Japanese to English
Japanese has possibly the most difficult writing system in the world. Hiragana, katakana and kanji are mixed together, along with the English alphabet, to create written Japanese. Subjects are often omitted, leaving computers unable to produce an English sentence with the requisite subject, and vocabulary items are often shaded with subtle nuance that have to be weighed carefully.
English to Japanese
Many decisions must be made when translating from English to Japanese that a computer cannot compute. Should the verb have a polite ending, such as for a corporate webpage, or a normal ending, such as for a patent? If two people are talking, how should their relative social statuses be reflect in honorific and humble expressions in their speech? Because English does have such features, the translator must use extensive cultural knowledge to produce a natural-sounding Japanese text.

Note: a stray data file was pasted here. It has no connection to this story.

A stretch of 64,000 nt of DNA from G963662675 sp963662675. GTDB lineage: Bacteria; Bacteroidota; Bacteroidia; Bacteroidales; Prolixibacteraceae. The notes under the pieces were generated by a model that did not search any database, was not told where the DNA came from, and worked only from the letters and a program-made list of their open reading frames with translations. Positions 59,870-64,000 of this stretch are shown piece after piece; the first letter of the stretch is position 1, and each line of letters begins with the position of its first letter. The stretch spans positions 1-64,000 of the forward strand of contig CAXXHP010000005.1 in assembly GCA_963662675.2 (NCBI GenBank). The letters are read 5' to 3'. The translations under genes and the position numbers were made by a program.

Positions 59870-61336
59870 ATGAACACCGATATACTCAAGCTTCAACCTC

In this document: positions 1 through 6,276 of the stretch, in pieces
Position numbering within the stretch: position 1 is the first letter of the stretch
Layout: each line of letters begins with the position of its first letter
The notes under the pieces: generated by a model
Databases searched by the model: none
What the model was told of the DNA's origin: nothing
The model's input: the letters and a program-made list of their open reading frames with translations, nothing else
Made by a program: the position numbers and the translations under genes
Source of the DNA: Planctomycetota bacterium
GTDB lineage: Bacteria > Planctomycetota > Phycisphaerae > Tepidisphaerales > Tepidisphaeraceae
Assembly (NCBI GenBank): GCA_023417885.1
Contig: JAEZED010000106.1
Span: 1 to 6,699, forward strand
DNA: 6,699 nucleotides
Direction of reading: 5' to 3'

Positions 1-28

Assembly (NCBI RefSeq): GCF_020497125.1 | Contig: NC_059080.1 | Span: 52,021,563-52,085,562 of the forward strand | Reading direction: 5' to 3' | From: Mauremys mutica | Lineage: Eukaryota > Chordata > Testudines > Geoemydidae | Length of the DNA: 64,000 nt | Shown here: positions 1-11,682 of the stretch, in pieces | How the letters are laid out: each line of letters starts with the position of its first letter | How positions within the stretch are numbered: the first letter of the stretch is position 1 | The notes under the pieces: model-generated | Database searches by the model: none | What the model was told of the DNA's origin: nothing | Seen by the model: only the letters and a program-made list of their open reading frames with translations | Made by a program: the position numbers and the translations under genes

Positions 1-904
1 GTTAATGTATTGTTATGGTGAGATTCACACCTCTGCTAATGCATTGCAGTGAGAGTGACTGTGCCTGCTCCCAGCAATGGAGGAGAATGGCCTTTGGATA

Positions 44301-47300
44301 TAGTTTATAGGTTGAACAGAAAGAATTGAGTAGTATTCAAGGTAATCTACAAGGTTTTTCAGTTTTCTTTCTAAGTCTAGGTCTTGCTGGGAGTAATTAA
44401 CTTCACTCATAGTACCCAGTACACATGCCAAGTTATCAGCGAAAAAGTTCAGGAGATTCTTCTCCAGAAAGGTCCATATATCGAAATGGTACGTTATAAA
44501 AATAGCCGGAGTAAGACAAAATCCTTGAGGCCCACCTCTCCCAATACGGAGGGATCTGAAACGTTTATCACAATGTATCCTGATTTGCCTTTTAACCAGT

English to Chinese
Unrelated to Japanese, Chinese is in fact more similar to English at least in structure as they both have SVO (subject-verb-object) style sentences. An important decision to make for translating to Chinese is the target locale. Although mainland China, Hong Kong, Singapore and Taiwan all use Chinese characters, there are significant differences in vocabulary, and the simplified and traditional scripts are very different in appearance, even though they are generally mutually undestandable.